February 15, 2018

On Treating Children with Respect and Dignity

I'm not a psychologist. I'm not an expert on child development. I'm not even actively parenting a child these days as my boys are grown and gone - off living their own beautiful lives! This post is me putting my thoughts into writing. It's a loooong and wordy post - about a topic that is usually not my thing - but I have words that I feel have to be said, and hopefully they will be heard.

After yet another school shooting, I see so many people in an uproar about gun control - and rightfully so. There is a need for tighter gun control laws here in the U.S. without a doubt. But I feel like there is also a need for us to address something that's impossible to regulate... the way that we treat our youth in this country, especially in schools.




Our kids are expected to, at an incredibly young age, conform to a set of behaviors and social norms that we as adults would never be able to manage. Each day, when they enter a school building, they hand over all of their personal freedoms. They have to ask for permission to take care of their basic human needs. To go to the bathroom. To feel like they are being heard. To show excitement or even happiness is frowned upon, and even punishable.

I recently had the opportunity to share lunch with about 100 kindergarten and first grade students. These were LITTLE kids who had been in class for hours and were getting their first break of the day... yet they were expected to walk in a straight line, sit at the table and eat quietly without standing, talking too loudly, etc. The little guy who was sitting right next to me could NOT sit still. He was adorable and funny, and I didn't think he was doing anything wrong at all, yet he was constantly being reminded to "make good choices" by the staff. Before lunch was over, he was sent to the principal's office. I guess he didn't make a good choice. Turns out he is a "regular" in the principal's office. HE IS IN KINDERGARTEN!


I read an excellent article on Motherly called Remember: Your Child is Human Too. They share a quote from a book called The Newbie's Guide to Positive Parenting.
“So often, children are punished for being human. They are not allowed to have grumpy moods, bad days, disrespectful tones, or bad attitudes. Yet, we adults have them all the time. None of us are perfect. We must stop holding our children to a higher standard of perfection than we can attain ourselves.”
The older our kids get, the worse things get. By the time they are in junior high and high school it is expected that they not only know all of the rules and obey them at all times, but that they also take part in extracurricular activities, have an active social life, maintain a high GPA, and are model students. The immense pressure that they are under would break many adults. Not to mention the total lack of respect they are shown by adults.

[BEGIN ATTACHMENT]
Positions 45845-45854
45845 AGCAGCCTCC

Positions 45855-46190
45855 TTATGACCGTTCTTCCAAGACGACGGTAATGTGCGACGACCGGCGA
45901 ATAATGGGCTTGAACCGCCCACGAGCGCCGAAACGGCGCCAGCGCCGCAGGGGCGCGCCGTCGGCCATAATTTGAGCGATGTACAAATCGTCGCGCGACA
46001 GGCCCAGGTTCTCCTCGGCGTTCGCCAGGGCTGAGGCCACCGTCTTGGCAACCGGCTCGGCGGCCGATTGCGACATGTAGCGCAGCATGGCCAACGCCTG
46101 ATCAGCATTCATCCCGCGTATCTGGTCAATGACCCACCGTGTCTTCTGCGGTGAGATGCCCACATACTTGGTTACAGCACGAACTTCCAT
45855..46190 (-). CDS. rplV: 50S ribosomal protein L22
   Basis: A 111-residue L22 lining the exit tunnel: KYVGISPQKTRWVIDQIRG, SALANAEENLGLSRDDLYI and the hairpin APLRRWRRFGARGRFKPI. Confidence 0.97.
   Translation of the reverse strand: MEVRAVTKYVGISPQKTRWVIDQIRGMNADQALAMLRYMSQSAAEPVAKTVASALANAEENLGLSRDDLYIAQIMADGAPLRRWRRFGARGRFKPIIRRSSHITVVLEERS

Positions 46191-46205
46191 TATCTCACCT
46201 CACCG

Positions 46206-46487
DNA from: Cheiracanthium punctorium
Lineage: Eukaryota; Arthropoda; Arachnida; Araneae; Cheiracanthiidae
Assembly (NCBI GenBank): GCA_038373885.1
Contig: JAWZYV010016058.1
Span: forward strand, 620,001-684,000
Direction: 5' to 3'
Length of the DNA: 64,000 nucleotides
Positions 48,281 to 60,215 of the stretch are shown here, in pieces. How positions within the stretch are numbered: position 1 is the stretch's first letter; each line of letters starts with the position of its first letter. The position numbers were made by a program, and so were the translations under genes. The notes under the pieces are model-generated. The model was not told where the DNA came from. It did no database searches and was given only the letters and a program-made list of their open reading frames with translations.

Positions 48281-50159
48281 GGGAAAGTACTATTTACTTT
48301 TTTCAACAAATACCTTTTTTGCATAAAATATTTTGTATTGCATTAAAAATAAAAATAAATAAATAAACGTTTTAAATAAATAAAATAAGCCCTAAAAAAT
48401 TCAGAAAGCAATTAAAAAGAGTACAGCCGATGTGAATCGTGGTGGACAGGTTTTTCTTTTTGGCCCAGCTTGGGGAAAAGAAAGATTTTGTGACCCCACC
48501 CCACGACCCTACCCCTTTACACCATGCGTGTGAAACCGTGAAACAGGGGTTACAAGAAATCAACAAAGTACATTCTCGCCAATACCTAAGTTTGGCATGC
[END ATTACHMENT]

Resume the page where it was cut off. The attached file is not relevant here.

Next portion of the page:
I work at home and I occasionally have been known to tune into daytime television, including the Dr. Phil show. The episodes that break my heart the most ALWAYS are the ones that show an out of control teen who screams at their parents, refuses to go to school, becomes violent, and the parents can no longer handle living with them. Fast forward 15 minutes into the show to find that the parents have been screaming at this kid since they were toddlers, the kid has been bullied and/or abused at school, and that mom and dad have resorted to violent behavior in the past in an attempt to control them. In every case, the child is sent off to a rehabilitation facility for "treatment" that includes medication and intense therapy before it is safe for them to be reintroduced into society. SERIOUSLY?

What if instead this young adult was allowed to have a voice and be heard so that they wouldn't have to scream? What if there was an alternative place for these kids to learn instead of massive schools that resemble prisons? What if they were treated like human beings?

I have personally been in a relationship where I felt controlled. My every move was questioned. My behaviors were constantly criticized. I had no say in decisions that were being made around me. I wasn't valued, loved or appreciated. Thankfully I was able to get out of that relationship, but I feel like that's how we treat kids every day in schools all across the country, and they aren't allowed to leave.

Perhaps the best article that I found is on Racheous, called The Dehumanisation of Children.
"Humans don’t like being controlled. Children, like all humans, resist control... Children don’t need to be controlled and forced and punished to learn. Children learn what they live... Children don’t need to earn their humanity... Society treats children as though they’re preparing for a time where they’re allowed respect – and not before then. Until that time it’s acceptable to treat them as sub-human under the guise of parenting and education."
I'm not out to shame teachers. I know how difficult their jobs are and how little they are paid. I'm not out to shame parents either. Being a parent is one of the most amazing, overwhelming, impossible things I've ever done.

All I'm asking is for everyone to consider for a moment that when a child feels so broken that they no longer see their peers as human, perhaps it is because they have not been treated as a human themselves. Perhaps they have not developed empathy because they have not been treated with compassion. Perhaps they don't value the lives of others because they feel that their own life is worthless. 

What can we do, as a society, to make sure that our kids never grow to the place where they feel the need to carry a gun with them to school and destroy so many lives? Having access to weapons is certainly part of the problem, but these young adults are telling us, over and over again, that they are broken. We have got to start listening. 


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